There is a national move afoot taking shape on local level and state levels.
Across America, some states, cities and townships are taking serious steps towards creating the framework for delivering reparations to African American descendants of enslaved persons.
More recently, as in this year, each Black inhabitant of San Francisco, including those arrested during the blatantly racist “war on drugs,” will receive part of a one-time, lump-sum payment of $5 million from the African American Reparations Advisory Committee—if approved by the city council.
If approved, San Francisco’s initiative would amount to the largest payment of reparations in American history.
“I’m all for reparations for us,” said Houston-area entrepreneur Quentin Collins. “As much sh*t as our people have been through, land stolen, opportunities blocked, lives taken, we deserve all the reparations.”
Collins, however, believes for reparations to become law and be distributed fairly, there has to be a well-thought-out plan.
“Without a plan of action, a standard operating procedure for the dissemination of reparations funds, we’ll be out here looking like that Dave Chappelle skit when Black people got reparations. Spoiler alert if you haven’t seen it: it wasn’t pretty.”
Shayla Torez, an Afro-Latina, also believes a plan is critical.
“How long have congressmen been fighting for a reparations bill; feels like forever,” Torez said. “ I think the nuts-and-bolts of whatever plan lawmakers and the community come up with has to be tight, straight, together, or we’ll be waiting for who knows how many more decades.”
Enter Kyle K. Moore, an economist with the Economic Policy Institute’s Program on Race, Ethnicity, and the Economy.
Moore offers what he believes to be five steps for local governments to create effective, sensible reparations plans for their Black residents.
And he has the educational and professional credentials to seriously consider his suggestions.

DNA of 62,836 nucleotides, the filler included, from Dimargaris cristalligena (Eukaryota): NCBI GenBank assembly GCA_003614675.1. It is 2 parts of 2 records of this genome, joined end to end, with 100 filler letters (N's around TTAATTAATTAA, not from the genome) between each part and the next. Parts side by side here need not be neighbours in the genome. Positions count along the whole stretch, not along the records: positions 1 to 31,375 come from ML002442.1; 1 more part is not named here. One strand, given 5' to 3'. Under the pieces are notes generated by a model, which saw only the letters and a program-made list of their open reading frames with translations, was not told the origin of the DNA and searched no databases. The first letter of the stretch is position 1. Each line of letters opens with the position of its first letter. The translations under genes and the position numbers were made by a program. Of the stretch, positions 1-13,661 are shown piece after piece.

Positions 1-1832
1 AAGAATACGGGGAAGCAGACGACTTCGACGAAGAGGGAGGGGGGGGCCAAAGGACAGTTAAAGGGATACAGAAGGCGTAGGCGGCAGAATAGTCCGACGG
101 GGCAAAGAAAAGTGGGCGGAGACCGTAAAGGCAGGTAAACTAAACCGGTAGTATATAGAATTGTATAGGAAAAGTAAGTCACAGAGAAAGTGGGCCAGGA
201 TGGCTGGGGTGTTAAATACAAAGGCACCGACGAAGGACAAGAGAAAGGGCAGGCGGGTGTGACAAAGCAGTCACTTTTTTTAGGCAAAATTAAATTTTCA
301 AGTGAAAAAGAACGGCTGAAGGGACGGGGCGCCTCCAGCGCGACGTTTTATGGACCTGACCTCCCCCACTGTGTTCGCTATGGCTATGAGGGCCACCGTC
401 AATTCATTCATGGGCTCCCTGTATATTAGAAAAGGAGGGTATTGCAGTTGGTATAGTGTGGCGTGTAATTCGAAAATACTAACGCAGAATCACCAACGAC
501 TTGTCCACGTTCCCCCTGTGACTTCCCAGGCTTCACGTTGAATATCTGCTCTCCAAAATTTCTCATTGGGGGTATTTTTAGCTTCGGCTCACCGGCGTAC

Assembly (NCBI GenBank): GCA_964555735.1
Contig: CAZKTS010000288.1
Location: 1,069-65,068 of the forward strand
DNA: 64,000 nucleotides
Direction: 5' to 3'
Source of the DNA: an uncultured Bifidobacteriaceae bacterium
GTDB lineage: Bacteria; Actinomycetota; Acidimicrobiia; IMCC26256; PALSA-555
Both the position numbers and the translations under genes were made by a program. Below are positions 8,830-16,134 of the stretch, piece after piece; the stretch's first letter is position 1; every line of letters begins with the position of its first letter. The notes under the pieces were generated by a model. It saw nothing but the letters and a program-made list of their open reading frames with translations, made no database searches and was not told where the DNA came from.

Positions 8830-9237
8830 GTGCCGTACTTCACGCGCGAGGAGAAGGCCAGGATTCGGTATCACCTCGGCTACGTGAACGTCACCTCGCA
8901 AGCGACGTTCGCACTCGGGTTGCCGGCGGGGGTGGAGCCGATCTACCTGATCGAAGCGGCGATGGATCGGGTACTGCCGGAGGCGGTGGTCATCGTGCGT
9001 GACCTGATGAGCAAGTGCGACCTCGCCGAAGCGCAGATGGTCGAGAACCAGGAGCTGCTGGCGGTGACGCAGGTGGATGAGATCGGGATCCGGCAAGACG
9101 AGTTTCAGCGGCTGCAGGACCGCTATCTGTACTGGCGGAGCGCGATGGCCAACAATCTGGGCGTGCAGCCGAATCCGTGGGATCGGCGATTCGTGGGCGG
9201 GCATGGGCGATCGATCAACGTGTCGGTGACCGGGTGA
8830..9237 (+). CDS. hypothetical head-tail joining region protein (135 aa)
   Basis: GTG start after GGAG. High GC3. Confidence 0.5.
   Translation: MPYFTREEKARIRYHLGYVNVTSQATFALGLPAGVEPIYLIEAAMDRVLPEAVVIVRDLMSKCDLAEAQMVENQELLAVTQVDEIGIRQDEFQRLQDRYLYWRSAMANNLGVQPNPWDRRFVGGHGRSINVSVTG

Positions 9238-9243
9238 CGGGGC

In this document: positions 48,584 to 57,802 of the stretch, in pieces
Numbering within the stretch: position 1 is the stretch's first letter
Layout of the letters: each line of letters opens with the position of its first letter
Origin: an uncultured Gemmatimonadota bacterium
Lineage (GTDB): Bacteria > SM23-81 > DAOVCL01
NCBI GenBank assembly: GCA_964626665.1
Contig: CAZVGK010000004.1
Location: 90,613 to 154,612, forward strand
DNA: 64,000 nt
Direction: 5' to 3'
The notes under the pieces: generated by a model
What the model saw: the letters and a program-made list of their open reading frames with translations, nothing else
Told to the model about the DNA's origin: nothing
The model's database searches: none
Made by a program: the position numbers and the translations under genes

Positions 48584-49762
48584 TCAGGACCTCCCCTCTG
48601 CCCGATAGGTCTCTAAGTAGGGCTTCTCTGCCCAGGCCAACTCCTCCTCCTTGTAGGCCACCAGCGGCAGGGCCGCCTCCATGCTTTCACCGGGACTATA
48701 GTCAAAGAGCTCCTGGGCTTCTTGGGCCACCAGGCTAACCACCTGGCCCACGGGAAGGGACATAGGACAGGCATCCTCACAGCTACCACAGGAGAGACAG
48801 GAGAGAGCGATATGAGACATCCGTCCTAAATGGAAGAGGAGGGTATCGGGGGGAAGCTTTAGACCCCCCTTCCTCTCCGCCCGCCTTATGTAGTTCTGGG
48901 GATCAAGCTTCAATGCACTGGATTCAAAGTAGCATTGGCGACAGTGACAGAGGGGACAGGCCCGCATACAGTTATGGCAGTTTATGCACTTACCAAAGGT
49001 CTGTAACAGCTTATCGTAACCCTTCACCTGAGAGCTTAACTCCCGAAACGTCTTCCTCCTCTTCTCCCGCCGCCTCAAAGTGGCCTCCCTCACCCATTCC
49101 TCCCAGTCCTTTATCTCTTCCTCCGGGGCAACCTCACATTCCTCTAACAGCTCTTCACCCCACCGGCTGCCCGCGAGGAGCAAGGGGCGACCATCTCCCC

Moore studies economic inequality in the frameworks of stratification economics, political economy, and public health. Prior to joining EPI, Moore was a senior policy analyst with the Joint Economic Committee’s Democratic Staff, where he authored reports on economic policy issues centered on race, class, age and gender disparities for use by Members of Congress and the public.
Moore’s research focuses on the intersection between racial economic disparities and health inequity across the life course, with particular focus on “upstream” structural causes of morbidity and mortality differences across race.
In 2019 Moore was a Dissertation Scholar at the Washington Center for Equitable Growth. Prior to this he worked as a doctoral fellow and research associate with the Retirement Equity Lab at the Schwartz Center for Economic Policy Analysis. Moore, a Morehouse graduate, is currently a PhD candidate at The New School for Social Research.
In Moore’s blog, “Five principles for making state and local reparations plans reparative,” lays out what he believes to be a practical and doable way to move forward towards national reparations for Black, even if it comes via local and state efforts.
Here are Moore’s five principles/steps:
- Sub-federal reparations plans should acknowledge and apologize for the harm done
- Sub-federal reparations plans should include material redress to the beneficiaries
- Sub-federal reparations plans need to specify what harms are being addressed and who will benefit
- Sub-federal reparations plans should not attempt to absolve the federal government in its responsibility to provide redress for its harm
- Sub-federal reparations plans should include structural change and a commitment to ongoing vigilance against future racial injustice
Visit Moore’s entire blog on this topic, to learn more, with a detailed explanation of each of his five principles.